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Legal Documents Serving - Difference Between a Summons and Subpoena

Legal Documents Serving - Difference Between a Summons and Subpoena

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Published by Xbox360MAC
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Published by: Xbox360MAC on Dec 09, 2010
Copyright:Attribution Non-commercial

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12/09/2010

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Legal Documents Serving - Differencebetween a summons and subpoena
A summons and a subpoena are both tools lawyersuse in civil litigation. The key difference betweenthe two is that a summons is directed to someonewho has been sued, and a subpoena is directed tosomeone who has possession of records orinformation related to a lawsuit.
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SummonsA summons is a document that, literally, summons adefendant to appear in court. Along with thecomplaint, it is the opener in a civil lawsuit, thedocument that starts the ball rolling toward trial.
 
 The summons reads something like this: You havebeen sued. You have 30 days to appear in court todefend yourself and so on. The 30 days mentionedin the summons begins to run once the defendant isserved, or given a copy of the summons.Defendants can be served in different ways. Thetraditional method is for a law enforcement officeror process server to deliver a copy of the summonsto the defendant. Other permissible methods,depending on the circumstances, may includeleaving a copy of the summons at the defendantshome and mailing a supplementary copy; ordelivering a copy of the summons to an office if thedefendant is a corporation; or publishing a copy of the summons in a newspaper if the defendantslocation is unknown.Every summons is accompanied by a documentcalled a complaint. The complaint is a summary of the plaintiffs case against the defendant. It explainswhat the plaintiff thinks the defendant did wrong,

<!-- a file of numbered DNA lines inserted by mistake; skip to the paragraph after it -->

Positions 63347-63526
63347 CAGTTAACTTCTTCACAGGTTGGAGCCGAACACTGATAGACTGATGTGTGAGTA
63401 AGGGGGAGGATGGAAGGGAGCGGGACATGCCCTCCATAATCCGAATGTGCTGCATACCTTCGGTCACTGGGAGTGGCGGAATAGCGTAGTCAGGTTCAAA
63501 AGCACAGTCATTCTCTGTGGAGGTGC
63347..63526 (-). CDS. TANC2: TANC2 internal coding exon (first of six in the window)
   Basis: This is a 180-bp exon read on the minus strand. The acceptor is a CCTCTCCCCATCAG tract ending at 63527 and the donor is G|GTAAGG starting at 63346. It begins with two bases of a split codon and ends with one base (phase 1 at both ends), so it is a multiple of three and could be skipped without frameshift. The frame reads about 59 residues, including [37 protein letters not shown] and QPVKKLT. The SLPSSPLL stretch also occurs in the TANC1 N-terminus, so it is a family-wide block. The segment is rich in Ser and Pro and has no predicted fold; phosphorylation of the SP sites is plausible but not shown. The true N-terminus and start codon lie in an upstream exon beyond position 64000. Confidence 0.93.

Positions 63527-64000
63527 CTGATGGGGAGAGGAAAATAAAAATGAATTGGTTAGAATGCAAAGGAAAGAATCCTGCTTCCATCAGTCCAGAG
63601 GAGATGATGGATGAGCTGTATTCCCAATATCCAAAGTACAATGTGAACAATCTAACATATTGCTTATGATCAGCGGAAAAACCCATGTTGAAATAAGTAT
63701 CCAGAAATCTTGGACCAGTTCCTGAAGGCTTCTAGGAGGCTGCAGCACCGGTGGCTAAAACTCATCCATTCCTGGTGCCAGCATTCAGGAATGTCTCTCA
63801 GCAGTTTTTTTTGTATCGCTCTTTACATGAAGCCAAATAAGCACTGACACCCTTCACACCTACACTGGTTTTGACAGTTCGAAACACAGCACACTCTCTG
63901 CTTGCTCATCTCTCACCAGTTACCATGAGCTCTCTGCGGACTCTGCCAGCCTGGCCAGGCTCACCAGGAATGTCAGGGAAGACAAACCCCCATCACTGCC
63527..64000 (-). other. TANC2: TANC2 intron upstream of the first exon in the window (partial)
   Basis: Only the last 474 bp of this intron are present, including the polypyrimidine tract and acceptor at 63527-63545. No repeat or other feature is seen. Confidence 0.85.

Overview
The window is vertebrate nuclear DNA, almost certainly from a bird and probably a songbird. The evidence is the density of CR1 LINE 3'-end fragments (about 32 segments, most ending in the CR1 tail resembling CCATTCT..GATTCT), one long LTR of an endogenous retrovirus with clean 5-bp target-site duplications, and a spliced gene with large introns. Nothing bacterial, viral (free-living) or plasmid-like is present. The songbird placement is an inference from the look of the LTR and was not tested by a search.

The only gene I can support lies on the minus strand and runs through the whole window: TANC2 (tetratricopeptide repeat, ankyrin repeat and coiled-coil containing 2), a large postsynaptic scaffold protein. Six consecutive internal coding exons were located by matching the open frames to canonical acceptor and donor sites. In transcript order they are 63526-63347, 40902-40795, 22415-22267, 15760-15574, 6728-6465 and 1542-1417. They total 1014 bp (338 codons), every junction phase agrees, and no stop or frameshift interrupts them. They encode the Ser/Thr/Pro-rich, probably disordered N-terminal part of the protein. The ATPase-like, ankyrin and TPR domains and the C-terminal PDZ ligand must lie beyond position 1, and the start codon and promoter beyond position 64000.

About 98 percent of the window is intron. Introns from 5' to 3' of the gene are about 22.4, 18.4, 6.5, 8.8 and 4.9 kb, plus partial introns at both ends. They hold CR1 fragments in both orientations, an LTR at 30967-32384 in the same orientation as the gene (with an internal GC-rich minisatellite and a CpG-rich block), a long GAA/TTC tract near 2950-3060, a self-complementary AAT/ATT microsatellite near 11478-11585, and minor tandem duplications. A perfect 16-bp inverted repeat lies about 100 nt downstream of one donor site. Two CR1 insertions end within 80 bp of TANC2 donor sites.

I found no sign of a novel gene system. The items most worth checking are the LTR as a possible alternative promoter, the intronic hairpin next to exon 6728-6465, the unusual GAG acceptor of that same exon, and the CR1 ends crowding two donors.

and what relief the plaintiff is asking the court toimpose.SubpoenaA subpoena is a legal document that requires anindividual to appear as a witness in a legalproceeding, even though that person is not himself or herself a party to the lawsuit. A subpoena isserved in much the same way as a summons. Whena subpoena is served, it must include a daily witnessfee and an amount to cover the witnesss mileageexpenses to drive to the place where the testimonywill be given.A witness must appear if subpoenaed. He may file amotion to quash the subpoena to try to get out of it, and he may attempt to negotiate the scope of histestimony, but he cannot simply ignore thesubpoena and not show up in court. If asubpoenaed witness fails to appear in court asrequired, a judge may issue a bench warrant for thewitnesss arrest.

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